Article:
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Anju Sundarikal Malayalam Movie Review: Dulquar Salman in full throttle, Fahadh Faasil disappoints

Anju Sundarikal, as the title suggests 'Five Beautiful Women,' is a poignant anthology of five short films that celebrate five female protagonists and their tumultous lives. These five films play on different themes and emotions, and on the whole, it is an interesting anthology.

Anju Sundarikal - Sethulakshmi
The first film, Sethulakshmi, is a heart-wrenching portrayal of sexual abuse of a small girl whose hobby is to collect newspaper clippings of newly wed couples from newspapers and she embarks on getting a similar photograph taken of herself with her best buddy from school. What appears as an innocent wish is the honeytrap that leads the little girl to understand the meaning of fear. 

Each scene in Sethulakshmi  seemed to tear into my heart, particularly in a scene where the photographer's hands and glance linger a tad too obscenely on the innocent, unsuspecting girl whose eyes are filled with fear. There is another scene where she is so frightened that she curls up at the feet of her parents - these nuances where words remain unspoken in a frightened little girl's mind and her feelings spill over into trembling actions. These symbolic emotional vignettes are striking and leave you feeling as naked as the girl was forced to be. It's a true masterpiece short film. You will have tears in your eyes despite the fact that the nuances are powerfully layered with non-verbal meaning.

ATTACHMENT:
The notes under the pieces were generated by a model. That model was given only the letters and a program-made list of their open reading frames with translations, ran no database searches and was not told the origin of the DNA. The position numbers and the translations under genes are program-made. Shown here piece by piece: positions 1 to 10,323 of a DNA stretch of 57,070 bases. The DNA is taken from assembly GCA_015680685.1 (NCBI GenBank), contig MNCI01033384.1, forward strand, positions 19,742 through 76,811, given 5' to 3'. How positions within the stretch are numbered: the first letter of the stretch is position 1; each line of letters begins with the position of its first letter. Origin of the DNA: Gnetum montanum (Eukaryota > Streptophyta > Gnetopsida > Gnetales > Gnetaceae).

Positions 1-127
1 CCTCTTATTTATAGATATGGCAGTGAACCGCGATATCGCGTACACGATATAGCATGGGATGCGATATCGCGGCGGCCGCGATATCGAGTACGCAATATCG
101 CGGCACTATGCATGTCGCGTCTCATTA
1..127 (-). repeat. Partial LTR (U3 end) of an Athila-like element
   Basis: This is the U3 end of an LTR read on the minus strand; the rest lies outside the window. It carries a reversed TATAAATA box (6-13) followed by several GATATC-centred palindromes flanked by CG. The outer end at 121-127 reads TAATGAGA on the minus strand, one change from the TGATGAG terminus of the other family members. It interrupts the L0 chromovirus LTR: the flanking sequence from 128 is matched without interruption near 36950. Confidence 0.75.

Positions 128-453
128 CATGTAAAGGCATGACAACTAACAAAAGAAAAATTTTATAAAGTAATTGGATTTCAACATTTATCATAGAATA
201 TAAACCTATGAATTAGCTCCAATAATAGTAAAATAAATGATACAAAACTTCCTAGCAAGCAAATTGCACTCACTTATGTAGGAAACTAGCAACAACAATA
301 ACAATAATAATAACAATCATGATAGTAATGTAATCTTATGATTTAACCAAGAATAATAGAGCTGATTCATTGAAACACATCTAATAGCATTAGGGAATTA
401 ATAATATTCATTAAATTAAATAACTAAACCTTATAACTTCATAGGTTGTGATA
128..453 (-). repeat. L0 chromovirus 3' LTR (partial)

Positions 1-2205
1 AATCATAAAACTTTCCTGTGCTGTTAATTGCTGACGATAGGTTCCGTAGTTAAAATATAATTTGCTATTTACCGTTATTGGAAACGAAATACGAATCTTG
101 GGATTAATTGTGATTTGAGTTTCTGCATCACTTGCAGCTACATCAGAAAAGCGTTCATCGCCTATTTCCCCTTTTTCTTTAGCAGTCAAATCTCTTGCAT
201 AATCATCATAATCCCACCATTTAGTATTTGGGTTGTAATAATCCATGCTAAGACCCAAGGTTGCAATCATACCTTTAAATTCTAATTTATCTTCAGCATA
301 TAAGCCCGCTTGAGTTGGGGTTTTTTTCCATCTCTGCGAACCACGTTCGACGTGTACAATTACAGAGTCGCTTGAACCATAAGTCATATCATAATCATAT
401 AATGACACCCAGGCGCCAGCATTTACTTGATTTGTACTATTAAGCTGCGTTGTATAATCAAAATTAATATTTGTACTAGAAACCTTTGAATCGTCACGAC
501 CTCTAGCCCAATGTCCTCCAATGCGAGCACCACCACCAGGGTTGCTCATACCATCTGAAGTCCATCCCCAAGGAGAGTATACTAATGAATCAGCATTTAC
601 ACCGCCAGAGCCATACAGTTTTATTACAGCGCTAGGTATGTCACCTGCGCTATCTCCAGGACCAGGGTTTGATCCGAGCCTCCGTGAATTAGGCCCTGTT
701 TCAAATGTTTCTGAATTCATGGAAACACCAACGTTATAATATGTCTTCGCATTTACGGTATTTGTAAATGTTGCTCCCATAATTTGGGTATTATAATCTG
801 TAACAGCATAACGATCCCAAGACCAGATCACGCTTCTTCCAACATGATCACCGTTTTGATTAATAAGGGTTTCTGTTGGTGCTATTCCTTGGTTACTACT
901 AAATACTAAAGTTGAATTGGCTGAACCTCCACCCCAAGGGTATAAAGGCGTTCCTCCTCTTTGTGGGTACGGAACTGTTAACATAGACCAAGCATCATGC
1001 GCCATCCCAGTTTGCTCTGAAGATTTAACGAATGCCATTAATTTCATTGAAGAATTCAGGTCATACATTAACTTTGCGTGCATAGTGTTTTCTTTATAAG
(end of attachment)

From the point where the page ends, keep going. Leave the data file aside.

Kudos to the Cinematographer-turned-Director Shyju Khalid who makes his debut as a director with Sethulakshmi. 

Anju Sundarikal - Esha